🍟 7/17/2023 – Three Criteria To Consider Before Franchising Your Business


What to Consider Before Franchising

One of the biggest compliments an entrepreneur can receive is a customer’s question, “is this a franchise?”  The inference is that the business has an amazing service or product that should be offered across the country.  Most successful entrepreneurs will be asked this question.  Having worked with emerging franchise concepts over the last ten years, I have received many requests and introductions to entrepreneurs who want to understand the good, the bad, the ugly when it comes to franchising.  The initial question of “is this a franchise?” compels the entrepreneur to ask “should I franchise?”

Franchising can be a lucrative and effective way for a business to expand its reach and increase revenue streams.  However, not every business is suitable for franchising, and it’s important to consider the following three criteria if you are considering franchising: (1) profitability of the business, (2) operating history, and (3) industry growth. 

It may seem obvious but showing a healthy and profitable business is paramount if you want to franchise your business.  That means the business should be profitable AFTER you add in the royalty, brand fund, and other recurring fees.  One impediment I have witnessed with multiple businesses is the lack of financial control within their business.  Personal expenses, exorbitant owner salaries, and expenses that would be assumed by the franchisor (e.g. creative assets, website costs, etc) should be carved out of the “4-wall” profit and loss statement.  The goal is to reflect how a franchisee should run and account for their business. Depending on your industry, the business should yield 10%-30% profitability (after franchise fees) with an expected payback on the initial investment of 3-5 years.  If a business model can exceed 30% margin and a payback period of less than 3 years, then you have something very special to offer. 

The second consideration is that the business should have a sample size of operating history and/or number of locations.  A business that has operated for a short time may not have the necessary data to support successful franchising.  Franchise candidates want to see a record of success before investing their time and money in the business.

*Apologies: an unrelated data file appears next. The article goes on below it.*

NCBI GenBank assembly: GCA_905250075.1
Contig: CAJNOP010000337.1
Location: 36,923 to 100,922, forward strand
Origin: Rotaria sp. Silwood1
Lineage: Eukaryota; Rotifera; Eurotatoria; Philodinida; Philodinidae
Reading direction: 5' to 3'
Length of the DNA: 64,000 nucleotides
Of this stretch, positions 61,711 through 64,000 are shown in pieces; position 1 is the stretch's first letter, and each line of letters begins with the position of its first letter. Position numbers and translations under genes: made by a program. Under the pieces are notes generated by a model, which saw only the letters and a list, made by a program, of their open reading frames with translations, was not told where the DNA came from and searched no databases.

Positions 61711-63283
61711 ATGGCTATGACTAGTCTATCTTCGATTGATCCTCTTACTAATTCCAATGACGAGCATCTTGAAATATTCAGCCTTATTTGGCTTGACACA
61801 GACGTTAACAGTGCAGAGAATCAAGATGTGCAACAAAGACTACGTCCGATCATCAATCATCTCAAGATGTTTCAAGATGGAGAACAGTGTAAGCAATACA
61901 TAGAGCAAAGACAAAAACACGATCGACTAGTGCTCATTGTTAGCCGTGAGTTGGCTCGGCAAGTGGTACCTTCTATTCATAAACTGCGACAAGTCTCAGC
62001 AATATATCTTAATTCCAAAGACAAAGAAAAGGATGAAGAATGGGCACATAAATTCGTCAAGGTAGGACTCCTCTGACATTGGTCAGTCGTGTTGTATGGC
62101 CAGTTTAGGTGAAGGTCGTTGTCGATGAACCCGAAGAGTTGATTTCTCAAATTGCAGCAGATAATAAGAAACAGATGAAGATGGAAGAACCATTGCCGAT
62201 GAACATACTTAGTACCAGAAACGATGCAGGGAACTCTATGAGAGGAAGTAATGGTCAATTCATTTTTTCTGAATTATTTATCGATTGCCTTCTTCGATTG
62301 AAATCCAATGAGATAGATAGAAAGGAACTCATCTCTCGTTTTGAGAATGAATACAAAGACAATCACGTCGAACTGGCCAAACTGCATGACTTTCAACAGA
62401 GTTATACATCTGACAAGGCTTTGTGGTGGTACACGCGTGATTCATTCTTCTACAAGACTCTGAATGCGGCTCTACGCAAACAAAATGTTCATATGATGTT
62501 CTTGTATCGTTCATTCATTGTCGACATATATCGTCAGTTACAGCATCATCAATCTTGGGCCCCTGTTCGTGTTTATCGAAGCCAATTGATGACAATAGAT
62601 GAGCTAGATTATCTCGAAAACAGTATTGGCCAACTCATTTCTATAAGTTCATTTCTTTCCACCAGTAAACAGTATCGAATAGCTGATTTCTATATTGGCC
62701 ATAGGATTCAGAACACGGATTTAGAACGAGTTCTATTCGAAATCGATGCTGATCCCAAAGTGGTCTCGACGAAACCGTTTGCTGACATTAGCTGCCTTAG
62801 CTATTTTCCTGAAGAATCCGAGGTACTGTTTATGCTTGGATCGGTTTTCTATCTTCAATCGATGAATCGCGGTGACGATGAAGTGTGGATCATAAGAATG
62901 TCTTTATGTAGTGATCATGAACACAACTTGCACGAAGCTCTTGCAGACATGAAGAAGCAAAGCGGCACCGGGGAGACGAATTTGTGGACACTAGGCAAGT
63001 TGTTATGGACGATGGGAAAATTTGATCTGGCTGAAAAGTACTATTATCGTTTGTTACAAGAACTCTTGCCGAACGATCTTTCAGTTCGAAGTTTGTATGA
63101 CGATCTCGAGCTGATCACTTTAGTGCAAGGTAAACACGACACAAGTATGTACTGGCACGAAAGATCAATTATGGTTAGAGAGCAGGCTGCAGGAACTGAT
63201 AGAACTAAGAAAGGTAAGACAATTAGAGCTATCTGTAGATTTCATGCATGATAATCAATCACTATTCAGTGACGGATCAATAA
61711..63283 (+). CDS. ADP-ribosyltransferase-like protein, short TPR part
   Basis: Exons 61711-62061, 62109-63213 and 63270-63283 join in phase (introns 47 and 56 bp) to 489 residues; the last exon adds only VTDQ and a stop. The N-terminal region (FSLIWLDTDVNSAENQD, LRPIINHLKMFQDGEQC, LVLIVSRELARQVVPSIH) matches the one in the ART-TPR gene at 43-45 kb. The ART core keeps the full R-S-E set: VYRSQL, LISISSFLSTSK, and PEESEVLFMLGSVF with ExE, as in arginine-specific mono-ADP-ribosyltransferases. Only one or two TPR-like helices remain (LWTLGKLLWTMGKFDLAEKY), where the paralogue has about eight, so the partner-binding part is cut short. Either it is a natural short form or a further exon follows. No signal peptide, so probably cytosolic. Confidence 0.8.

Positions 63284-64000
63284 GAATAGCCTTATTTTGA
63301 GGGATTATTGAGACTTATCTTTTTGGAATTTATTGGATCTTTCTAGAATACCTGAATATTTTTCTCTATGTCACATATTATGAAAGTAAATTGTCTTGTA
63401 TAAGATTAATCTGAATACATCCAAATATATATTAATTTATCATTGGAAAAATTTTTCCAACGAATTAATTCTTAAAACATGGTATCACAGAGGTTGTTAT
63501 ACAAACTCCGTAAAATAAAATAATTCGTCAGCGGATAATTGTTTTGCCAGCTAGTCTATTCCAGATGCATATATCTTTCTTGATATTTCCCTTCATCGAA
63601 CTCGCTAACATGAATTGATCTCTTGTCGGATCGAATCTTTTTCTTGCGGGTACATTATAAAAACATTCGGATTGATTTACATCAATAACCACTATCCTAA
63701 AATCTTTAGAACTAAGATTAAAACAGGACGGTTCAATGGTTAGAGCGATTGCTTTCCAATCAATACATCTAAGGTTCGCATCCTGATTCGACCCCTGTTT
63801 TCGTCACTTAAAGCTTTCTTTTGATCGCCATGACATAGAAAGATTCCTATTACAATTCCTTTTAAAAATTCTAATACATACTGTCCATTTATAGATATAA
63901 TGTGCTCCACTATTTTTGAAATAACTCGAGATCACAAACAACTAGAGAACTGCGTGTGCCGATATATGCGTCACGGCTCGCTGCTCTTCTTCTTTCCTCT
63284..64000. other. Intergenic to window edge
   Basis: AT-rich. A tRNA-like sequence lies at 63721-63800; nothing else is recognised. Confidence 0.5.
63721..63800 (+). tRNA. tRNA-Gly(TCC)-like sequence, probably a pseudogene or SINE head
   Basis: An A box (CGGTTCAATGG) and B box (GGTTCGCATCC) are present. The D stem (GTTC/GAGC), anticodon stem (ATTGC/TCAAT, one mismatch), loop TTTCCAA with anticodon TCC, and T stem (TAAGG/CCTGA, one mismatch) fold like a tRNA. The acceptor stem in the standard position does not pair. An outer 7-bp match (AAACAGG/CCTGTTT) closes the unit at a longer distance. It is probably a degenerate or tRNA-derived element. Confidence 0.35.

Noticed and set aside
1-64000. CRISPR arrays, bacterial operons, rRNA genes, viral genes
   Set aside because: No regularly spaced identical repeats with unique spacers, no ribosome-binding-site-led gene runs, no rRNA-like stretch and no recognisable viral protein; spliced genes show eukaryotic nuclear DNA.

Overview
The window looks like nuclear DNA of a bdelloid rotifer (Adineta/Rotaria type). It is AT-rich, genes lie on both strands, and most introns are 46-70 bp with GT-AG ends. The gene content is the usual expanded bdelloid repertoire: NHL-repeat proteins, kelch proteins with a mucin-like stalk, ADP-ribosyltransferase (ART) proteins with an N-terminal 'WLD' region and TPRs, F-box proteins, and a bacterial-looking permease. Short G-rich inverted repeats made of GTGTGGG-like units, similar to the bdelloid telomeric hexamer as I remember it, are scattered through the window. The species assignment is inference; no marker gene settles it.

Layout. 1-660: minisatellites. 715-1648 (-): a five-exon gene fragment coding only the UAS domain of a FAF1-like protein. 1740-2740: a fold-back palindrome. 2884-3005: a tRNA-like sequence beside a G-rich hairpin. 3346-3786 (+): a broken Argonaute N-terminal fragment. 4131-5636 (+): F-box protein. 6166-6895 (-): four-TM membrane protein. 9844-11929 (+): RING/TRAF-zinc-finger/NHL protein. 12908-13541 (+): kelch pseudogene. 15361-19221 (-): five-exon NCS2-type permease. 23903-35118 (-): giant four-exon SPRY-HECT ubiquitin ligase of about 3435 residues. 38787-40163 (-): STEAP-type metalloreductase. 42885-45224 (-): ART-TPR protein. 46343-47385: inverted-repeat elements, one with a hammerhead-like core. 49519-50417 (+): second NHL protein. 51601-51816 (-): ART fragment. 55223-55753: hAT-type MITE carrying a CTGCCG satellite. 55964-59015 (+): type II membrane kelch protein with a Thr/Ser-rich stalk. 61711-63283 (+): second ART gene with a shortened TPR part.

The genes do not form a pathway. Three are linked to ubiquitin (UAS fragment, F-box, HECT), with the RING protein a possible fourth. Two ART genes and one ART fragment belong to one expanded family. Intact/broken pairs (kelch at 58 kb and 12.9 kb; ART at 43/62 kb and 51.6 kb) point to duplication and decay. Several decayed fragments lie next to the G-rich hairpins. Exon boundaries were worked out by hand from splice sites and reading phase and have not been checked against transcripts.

The second consideration also takes into account that the business should have made a lot of mistakes along the way.  Ernest Hemingway believed that, “the first draft of everything is sh*t”.  This is true with the launch of any new business.  This is a major reason that people turn to a franchise opportunity.  They want to invest in a business that has taken steps to learn from those mistakes and make improvements.  This includes having a solid operations manual, training programs, and support systems in place for franchisees.  

The final criterion is that the business should be in a growing industry.  Franchising is a long-term commitment, and it’s important to ensure that the industry has long-term growth potential.  It’s a much easier process to recruit franchise candidates in an industry that can demonstrate an increase in market share in the coming years.  Pet care, wellness, beauty, and home improvement services have all experienced significant growth due to the post-COVID recovery.  Mature industries like restaurants can still create micro-trends like the “hot chicken” craze or plant-based offerings where franchise restaurants can capitalize on the changing customer preferences.  

Franchising is not the only route to growing your business, but it can be a lucrative venture that would allow you to reach markets that you would never have dreamed of tapping into.  The franchising route is not a “get rich quick” strategy. While speed to market is a common reason to pursue franchising, the best franchise concepts have taken a long-term approach in regards to their growth strategy.  Those businesses can confidently point out their profitability, history of success, and long-term opportunity.  


Changing Its Stance, Domino’s Inks Delivery Partnership With Uber Eats

After years of holding out while Papa John’s and Pizza Hut jumped into third-party delivery, Domino’s—the world’s largest pizza company—has signed a deal allowing U.S. customers to order its products through the Uber Eats and Postmates apps.

Uber Eats will be the exclusive third-party platform for Domino’s in the U.S. until at least 2024. The initial U.S. rollout of the agreement will begin this fall in four pilot markets, with ordering on the Uber Eats and Postmates apps anticipated to be enabled across the country by the end of 2023. 

With New Master Deals, Canada’s BarBurrito Makes Big Push in U.S. Markets

BarBurrito has entered into master franchise agreements in North Texas and Florida and signed area development deals in Hawaii and Houston, all under the name of BurritoBar USA, as the Canadian Tex-Mex food franchisor looks to make a huge presence in the U.S.

Jeff Young, the chief development officer for BarBurrito and BurritoBar, said the agreement signed in Texas calls for the development of 150 stores from north of Austin to the Dallas-Fort Worth metro area over 20 years. The deal is with newly formed franchisee group D Burrito, led by Jag Dhillon. The agreement with Ahara BB in Florida calls for the development of 90 locations throughout the state in 20 years.  

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